By James Fossett
Theres been enormous speculation about the scientific and political consequences of the development of induced pluripotent stem cells (iPSC) by labs in Wisconsin and Japan for the entire stem cell research enterprise. One line of speculation, as described in an article by Rick Weiss in the Washington Post, centers around the state funded stem cell research programs that weve been so vocal about. If the Bush Administration embraces iPSC and induces NIH to support this method of making stem cells in a serious way, some claim, then the feds could become major players again in the stem cell research arena and all the problems of the patchwork of state regulation would disappear.
Not surprisingly, were dubious.
First, as most of the scientific types whove been willing to be quoted have argued, not much is going to happen right away. Its still not clear yet whether iPSC are perfect substitutes for stem cells derived from human embryos and its likely to take some time to find that out. Potentially more consequential in the long run is the question of how the FDA is likely to react to a proposed treatment that is genetically engineered for each patient. Consistency of treatment has become a sizeable issue in the approval process for biologic drugs, and the FDA may be reluctant to approve individualized therapies using modified cells until the risks are better understood. As a result, the approval process could actually be longer and more expensive than that for therapies derived from embryonic stem cells. As the AP reported reported, at least some commercial observers are betting that therapeutic results may come sooner with embryonic stem cells than with iPSC.
Second is the question of how much money the feds can afford to spend on iPSC. While it seems very likely that NIH management could find some money to spend, particularly if the White House decided it wanted money spent, there may not be that much extra to spend. NIHs stem cell spending and the entire NIH budget have been flat-lined for the last couple of years. Absent new money, which may be hard to come by, this means that any new spending for iPSC will have to come out of someone elses pocket. This is by no means politically impossible, but there is also a practical limit on how much NIH can afford to transfer from other research programs. States could be spending as much as $450 million annually on stem cell research over the next 8-10 years and private donors have given as much as $2 billion, as against less than $40 million annually for human embryonic stem cell research and about $640 million annually on all types of stem cell research for NIH. Several tens of millions of dollars, which may be all NIH management can squeeze out of a base that size, would result in more spending on iPSC than before, but it still would only make the feds one stem cell funder among many, and not the most influential one at that.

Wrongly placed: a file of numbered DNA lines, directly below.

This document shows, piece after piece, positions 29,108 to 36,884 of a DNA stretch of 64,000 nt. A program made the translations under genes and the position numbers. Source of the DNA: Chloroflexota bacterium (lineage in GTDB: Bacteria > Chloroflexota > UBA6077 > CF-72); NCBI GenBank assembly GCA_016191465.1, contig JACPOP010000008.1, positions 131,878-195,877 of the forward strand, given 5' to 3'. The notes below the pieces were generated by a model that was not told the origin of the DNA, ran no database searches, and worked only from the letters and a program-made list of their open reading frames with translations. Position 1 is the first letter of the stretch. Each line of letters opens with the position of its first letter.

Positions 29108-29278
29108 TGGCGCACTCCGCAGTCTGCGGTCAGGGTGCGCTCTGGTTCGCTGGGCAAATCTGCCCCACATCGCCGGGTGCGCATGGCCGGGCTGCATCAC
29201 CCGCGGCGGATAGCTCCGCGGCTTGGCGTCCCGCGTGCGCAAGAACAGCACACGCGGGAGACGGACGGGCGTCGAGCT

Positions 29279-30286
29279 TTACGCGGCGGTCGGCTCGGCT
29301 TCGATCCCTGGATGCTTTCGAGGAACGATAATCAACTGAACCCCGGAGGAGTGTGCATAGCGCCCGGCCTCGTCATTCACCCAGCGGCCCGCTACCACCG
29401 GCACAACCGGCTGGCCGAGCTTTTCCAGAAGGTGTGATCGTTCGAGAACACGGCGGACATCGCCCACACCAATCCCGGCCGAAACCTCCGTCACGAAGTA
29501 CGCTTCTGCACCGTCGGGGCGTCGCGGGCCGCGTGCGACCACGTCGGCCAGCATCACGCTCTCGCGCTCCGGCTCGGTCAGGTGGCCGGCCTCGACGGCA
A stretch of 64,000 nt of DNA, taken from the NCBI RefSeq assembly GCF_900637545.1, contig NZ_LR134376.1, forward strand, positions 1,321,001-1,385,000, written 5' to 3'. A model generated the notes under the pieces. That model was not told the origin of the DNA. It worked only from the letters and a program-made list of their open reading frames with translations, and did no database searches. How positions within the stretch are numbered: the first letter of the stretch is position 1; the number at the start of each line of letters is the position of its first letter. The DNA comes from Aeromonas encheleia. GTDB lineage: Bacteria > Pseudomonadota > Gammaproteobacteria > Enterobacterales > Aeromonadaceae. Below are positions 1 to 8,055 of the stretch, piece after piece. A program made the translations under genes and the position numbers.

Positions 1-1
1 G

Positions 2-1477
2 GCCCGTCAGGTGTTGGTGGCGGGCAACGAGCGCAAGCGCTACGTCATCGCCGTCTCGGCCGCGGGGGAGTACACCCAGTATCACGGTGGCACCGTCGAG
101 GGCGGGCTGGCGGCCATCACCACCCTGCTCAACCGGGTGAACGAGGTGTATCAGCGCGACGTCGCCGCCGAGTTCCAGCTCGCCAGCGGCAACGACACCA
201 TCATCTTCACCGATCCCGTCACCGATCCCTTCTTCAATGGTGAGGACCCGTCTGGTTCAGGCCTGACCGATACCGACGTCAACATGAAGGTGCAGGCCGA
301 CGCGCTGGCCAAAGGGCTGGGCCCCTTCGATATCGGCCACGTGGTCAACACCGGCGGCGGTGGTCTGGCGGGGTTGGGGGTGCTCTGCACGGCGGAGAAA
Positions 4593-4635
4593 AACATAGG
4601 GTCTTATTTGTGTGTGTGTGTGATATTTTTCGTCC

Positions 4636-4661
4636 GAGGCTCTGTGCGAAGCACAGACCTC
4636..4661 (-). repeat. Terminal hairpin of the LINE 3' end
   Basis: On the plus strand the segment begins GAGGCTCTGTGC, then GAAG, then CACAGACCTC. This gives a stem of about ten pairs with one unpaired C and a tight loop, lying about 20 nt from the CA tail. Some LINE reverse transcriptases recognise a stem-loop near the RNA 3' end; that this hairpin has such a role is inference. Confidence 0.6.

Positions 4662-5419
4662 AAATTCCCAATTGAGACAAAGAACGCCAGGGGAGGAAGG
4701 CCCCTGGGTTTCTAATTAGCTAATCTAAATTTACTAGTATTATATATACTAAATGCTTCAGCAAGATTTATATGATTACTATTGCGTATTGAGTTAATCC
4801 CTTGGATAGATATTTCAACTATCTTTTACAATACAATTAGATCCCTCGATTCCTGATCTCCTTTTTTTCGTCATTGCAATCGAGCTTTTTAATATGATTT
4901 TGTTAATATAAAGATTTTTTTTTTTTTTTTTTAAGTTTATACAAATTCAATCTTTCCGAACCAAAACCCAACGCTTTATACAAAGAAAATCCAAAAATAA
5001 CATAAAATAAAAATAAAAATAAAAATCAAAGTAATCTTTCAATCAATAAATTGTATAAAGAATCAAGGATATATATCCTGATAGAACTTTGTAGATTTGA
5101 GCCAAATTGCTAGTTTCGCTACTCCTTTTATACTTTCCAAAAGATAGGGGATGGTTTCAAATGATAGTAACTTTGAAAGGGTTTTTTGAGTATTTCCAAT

Finally, the state stem cell programs arent going away, regardless of what the feds do or dont do. As weve noted earlier, many of the state programs, particularly California, have invested heavily in embryonic stem cell research to date, but this could easily change. The possibility of a cheap, technologically straightforward process that can readily produce large numbers of stem cells without attracting political controversy is something any funder would be crazy not to pursue, so states may begin to diversify their research portfolios to pursue reprogramming without abandoning on-going embryonic research. The potential elimination of the controversy around the source of stem cells may, in fact, get more states into the stem cell funding process. More conservative states such as Texas and Florida with major medical research institutions may find stem cells more attractive if the controversy over cell origins were diffused. Stem cell research is still a hot topic, and the threat of losing major researchers to other states is still a politically credible one — CIRMs most recent annual report (pdf) lists over a dozen researchers who have relocated to California to pursue state-supported research, and the smaller Connecticut program has apparently attracted senior researchers from elsewhere — North Carolina and Wisconsin — to run expanded stem cell programs at UConn and Yale. If institutions in California and other states which support stem cell research continue to hire, look for stem cell researchers and medical school deans to be sure to call such hiring to the attention of the political process.
James W. Fossett co-directs the Rockefeller Institute of Government/AMBI states and bioethics program. He is also responsible for the Rockefeller Institute’s health and Medicaid studies and is Associate Professor of Public Administration and Public Health at the Rockefeller College of Public Affairs and Policy, University at Albany.